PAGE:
Imagine for a moment that The Strokes were English, but dressed like outcasts
from Slade. And that they grafted a thick layer of wackiness onto their
songs and visual presentation alike. Sound appealing? Then Moco may well
be your new favorite band.
For the rest of us, Moco Spanish slang for "snot" are a much dicier
proposition, from the lead track, "Moco Loco" ("crazy snot," if my memories
from high-school Spanish class serve), which introduces the band's basic elements:
treble-heavy guitars and a meaty rhythm section underpin the deep, highly compressed
vocals of Steve Jones, who delivers a nonsensical tale about a girl "with eyes
on the back of her tongue/ [who] knows when it's properly done." Song the next,
a skanking pub-rock number called "Early Liz Hurley," serves to catalog just
how many words rhyme with Hurley, including surly, twirly, and girly. (Curiously,
Moco seem to have forgotten swirlie, though you may already feel like your head
is being flushed down a loo at this point.)
The ears perk up a tad with the opening riff of "Baby When You Die," which draws you in with a catchy circular guitar riff and easy loping strut before disintegrating half a minute in with some truly dopey "ai-e-ai-e-ai" vocals that remind us that it's Moco's world and we're just suffering whilst in it. Darn shame, because without these bits and some ill-advised barking, this would be a solid song. "She's Fine" glides along on a solid, "Wild Thing"-inspired chord progression before the men from Moco start imitating kazoos and Jones throws out a "cootchy cootchy" or 10 to derail another promising tune. "Where She Goes" plays like a harmless homage to Iggy Pop, while the otherwise undistinguished "Completely Gone" distinguishes itself by thankfully avoiding the desperate attempts at cleverness that otherwise permeate Moco's music.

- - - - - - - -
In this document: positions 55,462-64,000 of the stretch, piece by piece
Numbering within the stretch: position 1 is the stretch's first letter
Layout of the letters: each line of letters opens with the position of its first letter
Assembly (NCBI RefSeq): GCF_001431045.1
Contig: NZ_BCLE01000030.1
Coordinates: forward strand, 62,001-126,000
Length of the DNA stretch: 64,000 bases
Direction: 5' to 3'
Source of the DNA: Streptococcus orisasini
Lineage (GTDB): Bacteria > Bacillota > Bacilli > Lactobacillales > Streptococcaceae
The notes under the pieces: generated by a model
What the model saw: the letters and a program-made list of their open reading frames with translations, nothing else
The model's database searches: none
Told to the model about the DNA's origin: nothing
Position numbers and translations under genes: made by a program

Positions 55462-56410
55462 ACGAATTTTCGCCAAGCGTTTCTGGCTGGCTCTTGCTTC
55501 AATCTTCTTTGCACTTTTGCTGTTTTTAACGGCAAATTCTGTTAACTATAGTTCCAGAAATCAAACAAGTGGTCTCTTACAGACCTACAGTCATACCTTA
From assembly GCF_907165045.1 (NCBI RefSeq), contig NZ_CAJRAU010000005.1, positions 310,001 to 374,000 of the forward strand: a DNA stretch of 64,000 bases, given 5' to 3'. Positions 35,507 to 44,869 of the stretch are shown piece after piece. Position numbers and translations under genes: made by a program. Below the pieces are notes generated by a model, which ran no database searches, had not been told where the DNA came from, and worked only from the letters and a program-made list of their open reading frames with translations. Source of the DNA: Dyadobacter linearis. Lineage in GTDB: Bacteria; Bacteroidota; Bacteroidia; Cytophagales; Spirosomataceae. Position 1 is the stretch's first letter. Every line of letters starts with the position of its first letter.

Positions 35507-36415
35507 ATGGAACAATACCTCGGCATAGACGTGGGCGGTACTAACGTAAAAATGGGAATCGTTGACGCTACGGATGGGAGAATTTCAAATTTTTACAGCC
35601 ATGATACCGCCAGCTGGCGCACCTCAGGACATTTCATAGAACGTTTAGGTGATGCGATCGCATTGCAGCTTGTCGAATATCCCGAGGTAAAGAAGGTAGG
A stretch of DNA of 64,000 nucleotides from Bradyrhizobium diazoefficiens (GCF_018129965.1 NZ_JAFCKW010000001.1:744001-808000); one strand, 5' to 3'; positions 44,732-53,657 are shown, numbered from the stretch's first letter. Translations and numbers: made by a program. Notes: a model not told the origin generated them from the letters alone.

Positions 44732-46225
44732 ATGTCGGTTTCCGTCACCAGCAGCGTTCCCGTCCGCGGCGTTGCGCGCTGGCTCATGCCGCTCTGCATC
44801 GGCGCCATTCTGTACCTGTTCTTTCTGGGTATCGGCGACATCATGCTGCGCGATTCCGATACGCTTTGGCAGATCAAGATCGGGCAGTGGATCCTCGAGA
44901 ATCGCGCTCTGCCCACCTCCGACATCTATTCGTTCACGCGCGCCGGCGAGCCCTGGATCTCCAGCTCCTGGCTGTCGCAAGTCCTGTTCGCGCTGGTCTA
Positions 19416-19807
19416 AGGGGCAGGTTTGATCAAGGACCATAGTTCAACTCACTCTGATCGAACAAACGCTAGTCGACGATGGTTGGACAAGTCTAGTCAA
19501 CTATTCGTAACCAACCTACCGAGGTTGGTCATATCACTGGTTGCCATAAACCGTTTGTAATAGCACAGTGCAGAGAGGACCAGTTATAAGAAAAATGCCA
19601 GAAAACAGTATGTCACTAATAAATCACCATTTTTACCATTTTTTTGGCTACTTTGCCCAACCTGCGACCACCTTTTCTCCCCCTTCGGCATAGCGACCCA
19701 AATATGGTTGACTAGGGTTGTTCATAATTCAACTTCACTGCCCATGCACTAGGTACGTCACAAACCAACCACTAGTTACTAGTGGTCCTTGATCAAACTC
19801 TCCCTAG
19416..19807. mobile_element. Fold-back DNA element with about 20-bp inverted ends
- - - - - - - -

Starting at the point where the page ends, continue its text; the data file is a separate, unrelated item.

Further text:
Then out of nowhere comes the cool new-wave opening of "The New Official Truth," and with it a genuine glimmer of hope that Moco may not have created the worst album I've heard all year. Not even the spoken-word bits and Jones' occasional lapses into dog-speak can ruin this infectious gem, which wouldn't have sounded out of place on one of Wire's late-'70s albums. Similarly good is "Flooky Wonderland," which survives its dopey title (and Jones' requisite barking of it) to serve up a mess of interesting little guitar freakouts courtesy of Jones and Anthony Rigby, with Nick Higham's pulsing bass and Simon Misha's steady drum work forming a solid, surf-inspired chassis. "Out to Go" shows that the boys know their way around a wah-wah pedal, while "Loaded" rips off The Ramones nicely to end the album on a high note.
Out to Go is that rarest of albums, a back-loaded affair that saves the
best material for what would've been Side B in the age of vinyl. Listening to
Moco, it becomes clear that they're working hard to mask their music's lack of
originality by laying on the shtick 'til it's good and thick. It's the kind of
works well enough on a drinks-fueled night out, but whether you want these guys
joining you in your home after the show is an altogether different question.